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2/23/15 notes

by: Janey Lyon

2/23/15 notes GEOG 3230

Janey Lyon
The U
GPA 3.2

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About this Document

These notes cover dendrochronology and the guest lecture.
Class Notes
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This 4 page Class Notes was uploaded by Janey Lyon on Friday February 27, 2015. The Class Notes belongs to GEOG 3230 at University of Utah taught by Carter in Spring2015. Since its upload, it has received 91 views. For similar materials see Pyrogeography in Geography at University of Utah.

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Date Created: 02/27/15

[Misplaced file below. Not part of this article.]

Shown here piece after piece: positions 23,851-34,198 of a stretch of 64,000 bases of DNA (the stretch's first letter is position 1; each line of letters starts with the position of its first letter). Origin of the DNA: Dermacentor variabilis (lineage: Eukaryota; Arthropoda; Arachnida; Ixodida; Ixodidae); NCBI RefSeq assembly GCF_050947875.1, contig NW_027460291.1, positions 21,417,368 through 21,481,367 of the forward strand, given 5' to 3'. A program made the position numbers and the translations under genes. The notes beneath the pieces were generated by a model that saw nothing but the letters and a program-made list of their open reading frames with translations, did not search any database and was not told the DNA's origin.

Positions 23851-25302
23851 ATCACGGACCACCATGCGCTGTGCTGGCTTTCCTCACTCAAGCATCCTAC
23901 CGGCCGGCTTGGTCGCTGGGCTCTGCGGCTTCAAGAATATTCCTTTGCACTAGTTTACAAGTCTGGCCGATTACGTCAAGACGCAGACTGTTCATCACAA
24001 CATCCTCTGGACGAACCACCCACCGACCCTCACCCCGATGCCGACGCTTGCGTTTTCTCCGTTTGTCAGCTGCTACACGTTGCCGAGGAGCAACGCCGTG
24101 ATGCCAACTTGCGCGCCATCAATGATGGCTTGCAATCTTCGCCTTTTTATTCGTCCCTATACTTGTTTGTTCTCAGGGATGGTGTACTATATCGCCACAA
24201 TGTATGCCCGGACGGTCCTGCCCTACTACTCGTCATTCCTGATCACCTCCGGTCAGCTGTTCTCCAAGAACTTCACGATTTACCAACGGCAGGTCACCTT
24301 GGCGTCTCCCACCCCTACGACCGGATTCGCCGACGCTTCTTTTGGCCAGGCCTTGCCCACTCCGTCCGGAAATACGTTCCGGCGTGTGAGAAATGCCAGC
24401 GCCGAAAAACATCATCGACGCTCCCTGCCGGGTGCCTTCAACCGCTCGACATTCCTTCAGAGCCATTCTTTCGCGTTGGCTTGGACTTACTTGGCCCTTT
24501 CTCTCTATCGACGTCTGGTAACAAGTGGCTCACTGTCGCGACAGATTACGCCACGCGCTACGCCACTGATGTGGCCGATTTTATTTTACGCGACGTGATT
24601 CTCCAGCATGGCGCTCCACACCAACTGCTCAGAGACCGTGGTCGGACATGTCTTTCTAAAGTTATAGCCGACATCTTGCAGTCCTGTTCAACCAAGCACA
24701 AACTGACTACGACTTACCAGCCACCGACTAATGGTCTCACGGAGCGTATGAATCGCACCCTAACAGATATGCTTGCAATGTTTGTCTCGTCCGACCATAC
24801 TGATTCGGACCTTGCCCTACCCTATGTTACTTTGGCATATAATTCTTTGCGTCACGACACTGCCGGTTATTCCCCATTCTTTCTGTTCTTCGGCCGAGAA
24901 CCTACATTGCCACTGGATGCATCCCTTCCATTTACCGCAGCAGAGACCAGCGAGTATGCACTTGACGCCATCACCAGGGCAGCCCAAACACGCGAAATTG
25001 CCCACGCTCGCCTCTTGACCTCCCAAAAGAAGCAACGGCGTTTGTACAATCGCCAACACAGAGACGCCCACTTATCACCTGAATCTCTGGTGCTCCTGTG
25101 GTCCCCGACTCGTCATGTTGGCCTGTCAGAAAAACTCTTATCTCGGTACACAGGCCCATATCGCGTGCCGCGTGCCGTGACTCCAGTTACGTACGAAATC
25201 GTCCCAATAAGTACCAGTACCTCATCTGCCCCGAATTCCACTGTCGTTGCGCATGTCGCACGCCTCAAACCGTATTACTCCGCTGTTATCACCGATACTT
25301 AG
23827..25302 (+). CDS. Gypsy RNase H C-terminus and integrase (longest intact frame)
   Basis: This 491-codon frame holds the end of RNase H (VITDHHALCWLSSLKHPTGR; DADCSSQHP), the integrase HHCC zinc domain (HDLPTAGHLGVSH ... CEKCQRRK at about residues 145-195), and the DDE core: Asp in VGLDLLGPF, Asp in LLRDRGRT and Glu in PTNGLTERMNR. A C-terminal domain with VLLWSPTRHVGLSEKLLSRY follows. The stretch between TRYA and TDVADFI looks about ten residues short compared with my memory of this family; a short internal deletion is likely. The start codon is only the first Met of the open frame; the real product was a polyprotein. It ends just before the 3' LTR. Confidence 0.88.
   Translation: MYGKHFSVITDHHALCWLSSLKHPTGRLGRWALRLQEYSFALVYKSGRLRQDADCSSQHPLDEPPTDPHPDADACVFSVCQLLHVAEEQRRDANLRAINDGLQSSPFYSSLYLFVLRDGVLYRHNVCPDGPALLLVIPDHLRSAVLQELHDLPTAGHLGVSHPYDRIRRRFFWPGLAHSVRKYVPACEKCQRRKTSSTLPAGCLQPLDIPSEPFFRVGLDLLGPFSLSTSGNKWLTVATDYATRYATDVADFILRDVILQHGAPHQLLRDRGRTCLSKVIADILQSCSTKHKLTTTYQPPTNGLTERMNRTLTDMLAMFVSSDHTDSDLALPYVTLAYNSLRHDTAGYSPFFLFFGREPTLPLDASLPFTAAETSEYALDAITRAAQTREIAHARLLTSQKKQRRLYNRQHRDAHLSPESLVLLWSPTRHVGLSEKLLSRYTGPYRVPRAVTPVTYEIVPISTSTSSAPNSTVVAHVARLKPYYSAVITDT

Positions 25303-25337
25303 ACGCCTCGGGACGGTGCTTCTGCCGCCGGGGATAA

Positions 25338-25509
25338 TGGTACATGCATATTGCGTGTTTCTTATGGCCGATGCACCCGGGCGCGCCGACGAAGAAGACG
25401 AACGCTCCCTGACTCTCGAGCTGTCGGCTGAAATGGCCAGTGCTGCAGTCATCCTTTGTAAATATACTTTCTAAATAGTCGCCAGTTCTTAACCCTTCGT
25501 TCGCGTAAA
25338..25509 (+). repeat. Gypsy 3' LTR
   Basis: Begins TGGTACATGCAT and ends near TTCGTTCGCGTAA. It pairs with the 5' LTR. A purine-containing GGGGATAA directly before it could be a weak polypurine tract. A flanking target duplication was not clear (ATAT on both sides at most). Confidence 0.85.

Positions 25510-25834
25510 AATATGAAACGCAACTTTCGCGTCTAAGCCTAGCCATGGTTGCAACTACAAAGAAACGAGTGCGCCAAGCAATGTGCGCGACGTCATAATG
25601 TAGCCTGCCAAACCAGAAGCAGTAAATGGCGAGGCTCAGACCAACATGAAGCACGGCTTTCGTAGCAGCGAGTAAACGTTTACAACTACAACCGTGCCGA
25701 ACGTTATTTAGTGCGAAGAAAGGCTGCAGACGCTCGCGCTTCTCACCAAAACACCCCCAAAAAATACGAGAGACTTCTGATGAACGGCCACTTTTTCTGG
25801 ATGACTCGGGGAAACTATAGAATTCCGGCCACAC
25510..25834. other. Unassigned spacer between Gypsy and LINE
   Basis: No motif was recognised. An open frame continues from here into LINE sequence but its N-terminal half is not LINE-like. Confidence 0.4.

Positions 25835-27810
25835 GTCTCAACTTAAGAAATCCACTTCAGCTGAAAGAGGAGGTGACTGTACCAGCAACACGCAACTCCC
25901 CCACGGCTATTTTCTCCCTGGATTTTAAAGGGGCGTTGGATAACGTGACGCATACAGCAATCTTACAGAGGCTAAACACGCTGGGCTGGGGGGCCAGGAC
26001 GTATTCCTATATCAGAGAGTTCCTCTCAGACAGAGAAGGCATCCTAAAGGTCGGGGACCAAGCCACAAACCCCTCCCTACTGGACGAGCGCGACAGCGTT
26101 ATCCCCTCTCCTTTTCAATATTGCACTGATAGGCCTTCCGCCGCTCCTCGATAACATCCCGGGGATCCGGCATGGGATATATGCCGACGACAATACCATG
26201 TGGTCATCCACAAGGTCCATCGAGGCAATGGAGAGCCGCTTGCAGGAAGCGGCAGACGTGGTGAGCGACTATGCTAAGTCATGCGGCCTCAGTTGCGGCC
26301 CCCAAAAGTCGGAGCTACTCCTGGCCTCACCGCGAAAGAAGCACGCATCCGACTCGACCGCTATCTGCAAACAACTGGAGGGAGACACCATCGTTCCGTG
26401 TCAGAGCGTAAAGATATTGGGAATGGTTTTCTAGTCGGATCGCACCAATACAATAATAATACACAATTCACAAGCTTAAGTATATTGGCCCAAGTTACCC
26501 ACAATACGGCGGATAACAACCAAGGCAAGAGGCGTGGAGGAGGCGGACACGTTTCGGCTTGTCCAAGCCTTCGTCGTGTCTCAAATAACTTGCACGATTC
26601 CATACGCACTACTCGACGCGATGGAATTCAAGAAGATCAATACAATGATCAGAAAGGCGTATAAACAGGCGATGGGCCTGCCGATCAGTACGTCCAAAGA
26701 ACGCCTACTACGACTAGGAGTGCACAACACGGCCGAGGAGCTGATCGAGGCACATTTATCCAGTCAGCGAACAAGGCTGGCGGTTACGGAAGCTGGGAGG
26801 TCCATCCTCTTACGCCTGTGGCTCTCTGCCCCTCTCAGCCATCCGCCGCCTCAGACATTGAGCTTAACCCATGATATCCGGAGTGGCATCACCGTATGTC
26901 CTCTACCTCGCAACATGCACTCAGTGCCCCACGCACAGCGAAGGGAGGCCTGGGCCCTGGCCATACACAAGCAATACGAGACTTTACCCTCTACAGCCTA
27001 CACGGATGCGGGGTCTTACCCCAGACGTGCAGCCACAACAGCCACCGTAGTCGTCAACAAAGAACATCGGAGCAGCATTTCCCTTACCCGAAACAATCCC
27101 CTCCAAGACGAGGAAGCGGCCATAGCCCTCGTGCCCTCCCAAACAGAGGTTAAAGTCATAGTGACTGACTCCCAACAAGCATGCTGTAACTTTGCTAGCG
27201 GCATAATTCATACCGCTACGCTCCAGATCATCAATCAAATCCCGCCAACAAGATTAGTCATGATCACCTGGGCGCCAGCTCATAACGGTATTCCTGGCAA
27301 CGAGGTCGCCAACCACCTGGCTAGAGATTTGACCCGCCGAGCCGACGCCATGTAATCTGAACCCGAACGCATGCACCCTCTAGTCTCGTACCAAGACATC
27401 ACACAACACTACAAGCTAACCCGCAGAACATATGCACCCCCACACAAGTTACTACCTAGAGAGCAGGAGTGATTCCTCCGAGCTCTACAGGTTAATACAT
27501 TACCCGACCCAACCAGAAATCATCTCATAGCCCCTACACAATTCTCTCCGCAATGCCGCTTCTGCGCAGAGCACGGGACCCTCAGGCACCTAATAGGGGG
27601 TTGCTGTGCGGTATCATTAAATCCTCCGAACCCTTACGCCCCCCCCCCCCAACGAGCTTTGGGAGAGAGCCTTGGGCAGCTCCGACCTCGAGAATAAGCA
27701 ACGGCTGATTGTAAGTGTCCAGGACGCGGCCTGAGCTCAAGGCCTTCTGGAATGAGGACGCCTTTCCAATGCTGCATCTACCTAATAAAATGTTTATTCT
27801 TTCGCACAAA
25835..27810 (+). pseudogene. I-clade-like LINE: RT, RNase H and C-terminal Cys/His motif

Monday February 23 2015 Monday 22315 Dendrochronology Conceptual model of charcoal production and deposition Types of corers include Livingston sediments corer Freeze corer Gravel corer Vibra core Subsampling sediment cores look at everything in the mud to try and reconstruct a story Tools that help solve this are pollen phytoliths charcoal macrofossils and bee es What does charcoal data tell us Larger charcoals represent local signals of history Smaller charcoals get uplifted and transported so they give us an idea of burning at a regional scale They tell us the amount of biomass that is burning graph it up showing depth on the y axis and particles across the x This will show concentration We can see fluctuations through the layers so we can see how many particles are coming into the particular region So when we see a peak in concentration we want to understand what happened at that time in history radiocarbon dating turns those umbers into actual ages This gives us influx background Small particles travel further and easier This graph represents that regional charcoal and a continuous input So how can we figure out fire events in that particular region Charcoal peaks reveal events This helps us understand frequency of episodes over 1000 years Fire Frequency Definitions fire episode identified when CHAR exceeds background Pollen data gives us an explanation of what kind of fuel was used Monday February 23 2015 Case example Milford Flat Fire Utah July 2007 Regional study sites the global charcoal database all these sites show an overall trend of fire activity increase over the north hemisphere Slight decline over the south hemisphere STUDY VOCAB WORDS GUEST LECTURER Megafires in the Americas causes and consequences what are the causes of big fires general factors like draught fire regime change weather conditions what are the consequences many ecological issues species adaptations air pollution death national disasters How do mega fire events change human perceptions policies or management Pros and Cons emissions GHG s albedo carbon vegetation biological diversity health effects AVG 39 Gigatons of carbon are created yearly Fires of 1910 Idaho panhandle into western Montana Over 1 million hectors burned Biggest fire of the century High winds caused quickly moving fires so many trees just burned for a few minutes and tipped over All the national forest data from the area burned and it all gets averaged together creates a standardized area burned index This also shows severe low fire years During the midcentury there is a gap in fires Then we can compare years similar to 1910 and choose the other big fire years Perhaps we can find a pattern emerging High burn years compared to low burn years High burn high summer temps low summer precip and low snow water equivalent Low area burn low summer temps sufficient precip and much better snow water equivalent It is clear that draught provokes fires and snow content keeps fires at bay Causes for 1910 fires warm spring Monday February 23 2015 summerdraught low snowpack avg summer temp Satellite data or forest survey maps are used to research these fires between 50100 years Fire scars help us go back 300500 years Sedimentary charcoal records reveal histories greater than 10000 years Climate controls of wildfire warm continental and dry air move through during dry years Maritime weather movement occurs during wet years High fire years have heavy dry winds moving Low fire years are bringing in lots of moisture Mechanistic causes enhanced ridge over the NorthWest US increased subsidence heat the atmosphere offshore flow drier than normal soil moisture decrease near surface relative humidity ignition Yellowstone fires let is burn policy kept them from understanding that heavy dry winds were on there way and that the fire would easily move past park boundaries Amazon fires of 2010 The Pantonel is a huge natural wetland area in Bolivia Until the arrival of firewielding humans rain forts trees and plants were under little threat from fire forests survive because trees can tap soil moisture down as far as 20 meters lightening is the only natural fire trigger that is always followed by rain August 2010 47 000 burning 4 million hectares burned severe draught 10000 years of fire in Amazonia Monday February 23 2015 5 000 years ago there were a lot more fires than there are today We are seeing the lowest amount in history now that we can compare it to 10000 years ago Mega events that were worse than 2010 happened at least every 2000 years Consequences 1910 restructuring of us atonal forest service policy and public perception 1988 fires destroyed yellowstone but were very good for the land and helped us learn a lot 2010 Bolivia and Brazil increase fire suppression funding and targeting farmers What else reach beyond the scientific community Redesign a data interface develop new tools and research relationships to increase access of this info for the public expanding regional understanding of fireclimatehuman dynamics


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